Williams College Museum of Art
left: original 1846 rotunda, now the Faison Gallery, sculpture: Robert Morris, Hearing, 1972, © 1986 Steve Rosenthal; right: the atrium with WALLWORKS installation by William Ramage, 1988, photo by Nicholas Whitman
Carrie Mae Weems: The Hampton Project
March 4September 10, 2000
On March 4, 2000, the Williams College Museum of Art (WCMA) will debut an exhibition entitled "Carrie Mae Weems: The Hampton Project," featuring a commissioned installation by internationally-acclaimed visual artist and contemporary photographer Carrie Mae Weems, along with a selection of photographs from Frances Benjamin Johnston's stunning Hampton Album of 1900. On view will be the work of two women distanced by time and race, yet joined by their discipline and shared focus on the history and legacy of the Hampton Normal and Agricultural Institute (now Hampton University), founded by a Williams alumnus in 1868 as an institution devoted to the education of African-Americans and later Native-Americans. The show will be on view March 4 through September 10, 2000.
Since the late 1970s, Ms. Weems has produced art that addresses the formal and political issues impacting African-American culture and focuses upon the persuasive power of the visual image to identify and define perceptions of race, gender, and class. Her newest commission is a direct response to late 19th-century images of Hampton and to life at Hampton University today.
Ms. Weems has exhibited internationally in solo and group shows, and has taught at major universities throughout the United States. This spring she is the Sterling A. Brown ('22) Visiting Professor in the Art Department at Williams College.
Carrie Mae Weems (b. 1953), The Hampton Project, 2000, digital photographs printed with pigmented inks on muslin and canvas, Courtesy of the artist and Pilkington Olsoff Fine Arts, Inc., New York; all photos by Arthur Evans.
The historical portion of The Hampton Project features images by Frances Benjamin Johnston (18641952), a well-established photographer commissioned in 1899 to document the Hampton Institute for the Contemporary American Negro Life exhibition at the Universal Exposition in Paris in 1900. Johnston's pictures illustrated the progress Hampton had made since its inception, pursuing its mandate to assist the children of slaves and, after 1878, dispossessed Indians, to become proud and useful citizens. According to Vivian Patterson, WCMA Associate Curator and Project Manager for the show, "The images are among the finest of Johnston's career and provide an historical perspective from which audiences may gain further insight to the Weems installation, as well as provide a vantage point on the 100 years of difference between the two women's commissions. This section of the exhibition is highlighted by six vintage platinum prints borrowed from the Museum of Modern Art in New York-images from the famous Hampton Album containing 159 photographs and discovered by art critic and connoisseur Lincoln Kirstein in a Washington D.C. bookshop during World War II. The balance of the pictures on display are beautiful modern platinum prints produced from vintage originals by Chicago Albumen Works in Housastonic, Mass., with the permission of the Hampton University Museum."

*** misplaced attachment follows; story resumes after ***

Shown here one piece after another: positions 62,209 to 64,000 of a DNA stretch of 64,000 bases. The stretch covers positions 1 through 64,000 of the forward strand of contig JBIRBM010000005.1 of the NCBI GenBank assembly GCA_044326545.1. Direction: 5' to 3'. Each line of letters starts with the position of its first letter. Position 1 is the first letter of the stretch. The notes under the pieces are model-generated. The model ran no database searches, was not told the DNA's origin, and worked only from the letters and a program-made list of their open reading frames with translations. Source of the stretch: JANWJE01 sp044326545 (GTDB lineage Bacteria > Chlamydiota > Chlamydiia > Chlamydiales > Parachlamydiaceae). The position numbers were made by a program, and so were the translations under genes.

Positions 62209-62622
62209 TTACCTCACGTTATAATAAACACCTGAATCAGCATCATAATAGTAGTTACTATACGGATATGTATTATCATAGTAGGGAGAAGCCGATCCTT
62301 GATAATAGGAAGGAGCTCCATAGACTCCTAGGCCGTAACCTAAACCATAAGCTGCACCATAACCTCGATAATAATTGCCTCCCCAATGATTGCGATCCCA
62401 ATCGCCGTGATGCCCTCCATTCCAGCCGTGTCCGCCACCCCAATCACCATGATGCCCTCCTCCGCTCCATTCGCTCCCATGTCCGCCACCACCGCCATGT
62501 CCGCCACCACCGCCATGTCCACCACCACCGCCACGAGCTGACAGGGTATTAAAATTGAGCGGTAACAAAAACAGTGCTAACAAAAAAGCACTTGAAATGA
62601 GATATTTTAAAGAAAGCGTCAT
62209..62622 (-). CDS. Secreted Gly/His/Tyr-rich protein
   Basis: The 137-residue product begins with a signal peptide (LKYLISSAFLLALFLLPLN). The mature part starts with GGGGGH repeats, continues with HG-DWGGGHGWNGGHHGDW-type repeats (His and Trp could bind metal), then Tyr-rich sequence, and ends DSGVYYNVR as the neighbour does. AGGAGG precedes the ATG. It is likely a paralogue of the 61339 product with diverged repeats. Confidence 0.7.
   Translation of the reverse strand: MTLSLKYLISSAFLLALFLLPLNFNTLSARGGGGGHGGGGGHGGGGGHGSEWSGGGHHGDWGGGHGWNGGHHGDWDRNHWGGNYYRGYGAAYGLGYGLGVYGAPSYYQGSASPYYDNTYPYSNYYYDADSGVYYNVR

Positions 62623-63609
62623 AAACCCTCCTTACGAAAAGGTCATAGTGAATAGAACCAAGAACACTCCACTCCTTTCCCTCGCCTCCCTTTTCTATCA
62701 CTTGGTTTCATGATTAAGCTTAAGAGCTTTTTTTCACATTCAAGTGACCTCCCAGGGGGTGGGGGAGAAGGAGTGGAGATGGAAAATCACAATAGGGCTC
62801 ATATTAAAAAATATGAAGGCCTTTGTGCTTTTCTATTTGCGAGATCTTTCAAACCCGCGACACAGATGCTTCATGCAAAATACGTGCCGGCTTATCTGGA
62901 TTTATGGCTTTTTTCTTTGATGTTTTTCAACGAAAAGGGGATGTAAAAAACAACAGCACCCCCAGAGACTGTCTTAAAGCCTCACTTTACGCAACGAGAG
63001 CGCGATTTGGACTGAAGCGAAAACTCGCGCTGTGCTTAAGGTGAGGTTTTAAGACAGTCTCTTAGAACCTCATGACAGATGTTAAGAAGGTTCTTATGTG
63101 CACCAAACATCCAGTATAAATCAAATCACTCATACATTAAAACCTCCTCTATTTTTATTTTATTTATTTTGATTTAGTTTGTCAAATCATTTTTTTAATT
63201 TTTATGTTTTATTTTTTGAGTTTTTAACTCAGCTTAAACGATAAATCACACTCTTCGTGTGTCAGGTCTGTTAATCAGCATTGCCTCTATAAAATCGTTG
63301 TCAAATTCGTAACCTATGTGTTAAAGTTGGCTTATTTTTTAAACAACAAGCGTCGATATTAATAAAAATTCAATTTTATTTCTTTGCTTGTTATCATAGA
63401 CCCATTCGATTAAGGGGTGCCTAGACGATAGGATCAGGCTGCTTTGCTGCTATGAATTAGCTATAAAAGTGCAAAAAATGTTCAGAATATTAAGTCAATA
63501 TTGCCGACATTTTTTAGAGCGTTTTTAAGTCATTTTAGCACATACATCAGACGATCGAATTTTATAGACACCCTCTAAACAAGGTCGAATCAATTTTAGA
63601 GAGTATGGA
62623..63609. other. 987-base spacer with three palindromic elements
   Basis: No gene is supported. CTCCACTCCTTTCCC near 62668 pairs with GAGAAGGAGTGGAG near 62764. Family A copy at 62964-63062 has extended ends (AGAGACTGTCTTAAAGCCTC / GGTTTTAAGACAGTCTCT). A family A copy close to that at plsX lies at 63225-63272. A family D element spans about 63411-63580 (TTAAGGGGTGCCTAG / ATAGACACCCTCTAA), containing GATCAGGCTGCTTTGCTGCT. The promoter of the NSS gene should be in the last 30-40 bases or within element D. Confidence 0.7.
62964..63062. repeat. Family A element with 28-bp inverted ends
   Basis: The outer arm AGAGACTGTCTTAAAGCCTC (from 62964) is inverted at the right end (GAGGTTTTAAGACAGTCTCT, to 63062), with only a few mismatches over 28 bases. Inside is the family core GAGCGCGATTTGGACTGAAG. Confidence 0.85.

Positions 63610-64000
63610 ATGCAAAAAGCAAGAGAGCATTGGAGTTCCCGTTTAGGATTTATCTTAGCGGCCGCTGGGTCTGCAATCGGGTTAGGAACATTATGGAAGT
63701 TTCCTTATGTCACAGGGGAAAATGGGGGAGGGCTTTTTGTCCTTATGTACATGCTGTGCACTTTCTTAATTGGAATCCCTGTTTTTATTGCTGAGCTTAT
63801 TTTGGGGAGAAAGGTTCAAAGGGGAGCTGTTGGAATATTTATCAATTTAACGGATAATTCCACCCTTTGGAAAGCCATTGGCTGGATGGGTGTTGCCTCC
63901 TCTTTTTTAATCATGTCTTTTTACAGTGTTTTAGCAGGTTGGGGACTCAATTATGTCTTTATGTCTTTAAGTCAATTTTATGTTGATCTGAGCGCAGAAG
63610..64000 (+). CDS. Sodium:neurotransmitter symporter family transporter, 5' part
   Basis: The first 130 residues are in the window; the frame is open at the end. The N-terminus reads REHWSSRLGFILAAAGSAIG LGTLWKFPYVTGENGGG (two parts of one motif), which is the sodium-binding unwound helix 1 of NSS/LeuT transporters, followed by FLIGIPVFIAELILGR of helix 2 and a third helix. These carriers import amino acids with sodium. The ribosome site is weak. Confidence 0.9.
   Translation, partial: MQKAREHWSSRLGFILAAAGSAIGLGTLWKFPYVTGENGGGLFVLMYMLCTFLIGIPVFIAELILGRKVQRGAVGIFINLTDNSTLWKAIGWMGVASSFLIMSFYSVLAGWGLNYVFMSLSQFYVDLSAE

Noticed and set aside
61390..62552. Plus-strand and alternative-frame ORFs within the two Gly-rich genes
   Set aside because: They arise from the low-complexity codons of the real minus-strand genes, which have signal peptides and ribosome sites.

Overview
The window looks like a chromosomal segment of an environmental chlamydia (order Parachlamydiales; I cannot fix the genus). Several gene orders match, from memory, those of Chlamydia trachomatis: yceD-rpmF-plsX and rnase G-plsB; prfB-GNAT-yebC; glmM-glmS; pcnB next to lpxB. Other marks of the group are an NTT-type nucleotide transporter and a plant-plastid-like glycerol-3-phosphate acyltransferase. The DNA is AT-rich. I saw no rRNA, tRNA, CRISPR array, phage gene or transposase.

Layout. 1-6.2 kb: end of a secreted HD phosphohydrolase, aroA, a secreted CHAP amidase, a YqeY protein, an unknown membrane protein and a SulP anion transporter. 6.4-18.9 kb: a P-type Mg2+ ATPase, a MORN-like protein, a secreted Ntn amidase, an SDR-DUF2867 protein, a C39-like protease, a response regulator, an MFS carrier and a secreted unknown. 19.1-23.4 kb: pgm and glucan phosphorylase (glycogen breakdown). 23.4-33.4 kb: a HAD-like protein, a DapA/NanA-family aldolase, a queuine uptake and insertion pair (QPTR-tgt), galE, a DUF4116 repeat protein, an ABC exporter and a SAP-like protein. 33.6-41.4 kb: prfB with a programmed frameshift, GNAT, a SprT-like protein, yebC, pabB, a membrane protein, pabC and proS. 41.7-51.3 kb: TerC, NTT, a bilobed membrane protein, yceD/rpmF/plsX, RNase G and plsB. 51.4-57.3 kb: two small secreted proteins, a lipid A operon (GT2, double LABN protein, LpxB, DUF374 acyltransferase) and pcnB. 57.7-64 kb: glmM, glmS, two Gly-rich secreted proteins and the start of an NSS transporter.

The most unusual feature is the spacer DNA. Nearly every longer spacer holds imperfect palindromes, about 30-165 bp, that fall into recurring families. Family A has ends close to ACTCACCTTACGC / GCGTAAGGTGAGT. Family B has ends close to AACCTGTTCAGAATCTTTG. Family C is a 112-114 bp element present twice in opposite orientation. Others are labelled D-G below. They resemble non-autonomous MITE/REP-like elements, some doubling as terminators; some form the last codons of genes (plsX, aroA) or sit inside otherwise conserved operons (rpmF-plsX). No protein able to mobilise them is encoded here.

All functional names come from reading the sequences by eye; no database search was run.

The exhibition is funded in part by grants from the National Endowment for the Arts, the John S. and James L. Knight Foundation, The Rockefeller Foundation, The Peter Norton Family Foundation, and private donations.
An illustrated catalogue documenting "Carrie Mae Weems: The Hampton Project" will be published by the Aperture Foundation, Inc. in summer 2000. The exhibition will travel nationally. The museum will also host a related symposium entitled, "Race, Education, and the Arts: The Hampton Project" on Saturday, April 29, 2000.
Read more about the Williams College Museum of Art in Resource Library.
Search Resource Library for thousands of articles and essays on American art.
Copyright 2010 Traditional Fine Arts Organization, Inc., an Arizona nonprofit corporation. All rights reserved.